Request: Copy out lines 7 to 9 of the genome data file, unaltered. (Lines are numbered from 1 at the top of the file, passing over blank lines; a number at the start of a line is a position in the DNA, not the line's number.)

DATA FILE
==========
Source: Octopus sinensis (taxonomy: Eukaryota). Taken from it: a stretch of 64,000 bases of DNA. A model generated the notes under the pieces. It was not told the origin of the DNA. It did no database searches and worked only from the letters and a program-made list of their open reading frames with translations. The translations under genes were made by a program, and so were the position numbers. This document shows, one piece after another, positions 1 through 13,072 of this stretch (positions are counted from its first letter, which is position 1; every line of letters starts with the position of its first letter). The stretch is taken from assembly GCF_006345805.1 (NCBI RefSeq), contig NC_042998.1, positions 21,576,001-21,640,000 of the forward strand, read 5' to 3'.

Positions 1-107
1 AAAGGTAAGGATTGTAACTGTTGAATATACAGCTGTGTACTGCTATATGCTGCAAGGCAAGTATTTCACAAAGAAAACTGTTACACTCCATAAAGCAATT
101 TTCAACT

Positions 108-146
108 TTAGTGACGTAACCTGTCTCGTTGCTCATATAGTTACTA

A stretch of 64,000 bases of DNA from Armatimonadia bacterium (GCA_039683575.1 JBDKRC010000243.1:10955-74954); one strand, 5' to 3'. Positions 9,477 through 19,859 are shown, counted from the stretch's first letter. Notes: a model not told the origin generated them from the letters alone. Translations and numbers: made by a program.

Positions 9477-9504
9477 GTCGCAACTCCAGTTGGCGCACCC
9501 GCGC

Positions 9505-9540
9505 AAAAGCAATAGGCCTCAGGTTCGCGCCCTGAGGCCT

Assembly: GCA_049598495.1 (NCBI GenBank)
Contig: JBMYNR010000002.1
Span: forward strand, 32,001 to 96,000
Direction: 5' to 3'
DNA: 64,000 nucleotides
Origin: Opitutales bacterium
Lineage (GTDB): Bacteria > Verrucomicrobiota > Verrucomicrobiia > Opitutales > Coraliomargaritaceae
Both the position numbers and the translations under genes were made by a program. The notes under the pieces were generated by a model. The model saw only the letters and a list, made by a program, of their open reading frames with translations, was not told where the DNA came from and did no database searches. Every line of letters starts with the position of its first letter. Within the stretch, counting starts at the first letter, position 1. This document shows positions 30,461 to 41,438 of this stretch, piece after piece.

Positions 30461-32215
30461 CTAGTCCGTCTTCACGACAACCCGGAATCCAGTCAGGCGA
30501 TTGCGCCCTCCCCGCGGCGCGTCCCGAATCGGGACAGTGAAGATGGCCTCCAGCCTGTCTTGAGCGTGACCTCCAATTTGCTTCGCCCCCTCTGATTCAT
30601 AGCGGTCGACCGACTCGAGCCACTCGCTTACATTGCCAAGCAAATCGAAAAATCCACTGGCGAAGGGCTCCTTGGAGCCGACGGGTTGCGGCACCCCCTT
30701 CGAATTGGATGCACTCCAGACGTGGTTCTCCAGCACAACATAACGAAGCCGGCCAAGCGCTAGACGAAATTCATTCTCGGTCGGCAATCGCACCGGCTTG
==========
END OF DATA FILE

A stretch of 64,000 bases of DNA from Armatimonadia bacterium (GCA_039683575.1 JBDKRC010000243.1:10955-74954); one strand, 5' to 3'. Positions 9,477 through 19,859 are shown, counted from the stretch's first letter. Notes: a model not told the origin generated them from the letters alone. Translations and numbers: made by a program.

Positions 9477-9504
9477 GTCGCAACTCCAGTTGGCGCACCC